He further uses contrasts to create a similar effect with the metaphor of describing her as a “snowy dove trooping with crows”. This contrast between the way in which he expresses his earlier infatuated love to up until now, emphasises the truth behind his line that he “ne’er saw true beauty till this night”. Furthermore the danger surrounding Romeo and Juliet is heightened after their first meeting when Juliet, after discovering that Romeo is an enemy of her family declares that she must “love loathed enemy”: Later, after their encounter at her balcony, Juliet cannot bear to say goodbye and the striking expression, “Parting is such sweet sorrow” again reinforces to the audience how their love is from the start tinged with sadness. Not long after their first meeting, for reason of both fate and freewill, Tybalt is killed by Romeo resulting in banishment of Romeo. Here, Juliet’s response of rage and disbelief is expressed with oxymorons that highlight her conflicting feelings towards her lover, “beautiful tyrant” and “fiend angelical”. The audience can understand her pain and grief.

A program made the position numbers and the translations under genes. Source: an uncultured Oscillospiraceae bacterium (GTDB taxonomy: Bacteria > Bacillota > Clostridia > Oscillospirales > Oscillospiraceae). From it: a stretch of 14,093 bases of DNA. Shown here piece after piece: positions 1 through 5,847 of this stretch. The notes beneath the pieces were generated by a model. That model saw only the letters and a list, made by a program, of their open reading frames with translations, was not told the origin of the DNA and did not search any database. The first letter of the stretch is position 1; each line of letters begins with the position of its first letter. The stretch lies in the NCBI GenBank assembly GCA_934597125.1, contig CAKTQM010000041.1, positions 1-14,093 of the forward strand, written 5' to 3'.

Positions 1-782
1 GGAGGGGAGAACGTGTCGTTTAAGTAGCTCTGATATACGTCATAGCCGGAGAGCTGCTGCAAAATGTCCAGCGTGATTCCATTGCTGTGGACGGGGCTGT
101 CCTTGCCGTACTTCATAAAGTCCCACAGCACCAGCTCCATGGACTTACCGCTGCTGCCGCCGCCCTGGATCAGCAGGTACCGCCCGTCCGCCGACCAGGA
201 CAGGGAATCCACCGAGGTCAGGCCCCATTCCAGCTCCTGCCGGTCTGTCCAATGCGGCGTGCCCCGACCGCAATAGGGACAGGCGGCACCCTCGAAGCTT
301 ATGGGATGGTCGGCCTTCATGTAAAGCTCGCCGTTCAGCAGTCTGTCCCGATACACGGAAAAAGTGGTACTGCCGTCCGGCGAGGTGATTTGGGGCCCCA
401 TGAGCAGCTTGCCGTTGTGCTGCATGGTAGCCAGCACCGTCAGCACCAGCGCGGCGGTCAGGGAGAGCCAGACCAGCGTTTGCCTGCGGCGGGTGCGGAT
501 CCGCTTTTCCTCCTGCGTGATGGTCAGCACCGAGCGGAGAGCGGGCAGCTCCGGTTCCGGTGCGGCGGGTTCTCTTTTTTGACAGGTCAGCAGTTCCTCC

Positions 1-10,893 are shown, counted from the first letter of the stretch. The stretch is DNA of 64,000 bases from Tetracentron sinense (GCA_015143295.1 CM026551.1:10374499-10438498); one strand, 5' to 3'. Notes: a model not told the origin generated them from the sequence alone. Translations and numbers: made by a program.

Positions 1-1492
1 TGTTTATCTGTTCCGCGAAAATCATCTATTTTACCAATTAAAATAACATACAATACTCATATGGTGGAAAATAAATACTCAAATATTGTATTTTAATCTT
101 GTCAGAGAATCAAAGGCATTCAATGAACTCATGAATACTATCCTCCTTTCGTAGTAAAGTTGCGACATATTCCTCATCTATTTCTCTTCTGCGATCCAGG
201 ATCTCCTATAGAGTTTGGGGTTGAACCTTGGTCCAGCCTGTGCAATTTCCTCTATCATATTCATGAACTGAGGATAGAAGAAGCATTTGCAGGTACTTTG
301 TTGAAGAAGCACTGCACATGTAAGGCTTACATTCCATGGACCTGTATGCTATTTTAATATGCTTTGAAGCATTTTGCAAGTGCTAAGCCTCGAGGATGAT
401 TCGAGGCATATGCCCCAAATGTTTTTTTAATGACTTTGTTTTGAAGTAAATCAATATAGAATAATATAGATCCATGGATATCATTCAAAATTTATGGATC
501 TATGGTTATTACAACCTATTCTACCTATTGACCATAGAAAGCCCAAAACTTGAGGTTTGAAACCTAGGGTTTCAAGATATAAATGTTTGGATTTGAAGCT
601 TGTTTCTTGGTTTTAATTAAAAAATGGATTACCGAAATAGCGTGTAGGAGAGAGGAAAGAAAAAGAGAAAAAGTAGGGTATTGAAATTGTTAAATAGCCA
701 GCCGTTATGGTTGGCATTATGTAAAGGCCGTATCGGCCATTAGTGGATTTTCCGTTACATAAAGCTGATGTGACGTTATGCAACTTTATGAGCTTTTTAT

Interestingly, youth and age is a very important contrast throughout the play. Firstly, there is a huge difference in age between Lord and Lady Capulet as Lord Capulet is much older than his wife. This is mainly portrayed to the audience visually. In Act One, Scene Three Lady Capulet reveals that she was the same age as Juliet (“not fourteen”) when she was her “mother much upon those year”. To a modern audience this is extremely shocking to be married before the age of fourteen and to have had a child, this has a huge dramatic effect on them. Also this suggests that Lord and Lady Capulet’s marriage was arranged and/or forced, which also would amaze a contemporary audience. However an Elizabethan response might have been rather different. It was considered normal for women to have very little, if any say in their marriage as Elizabethan women were raised to believe that they were inferior compared to men.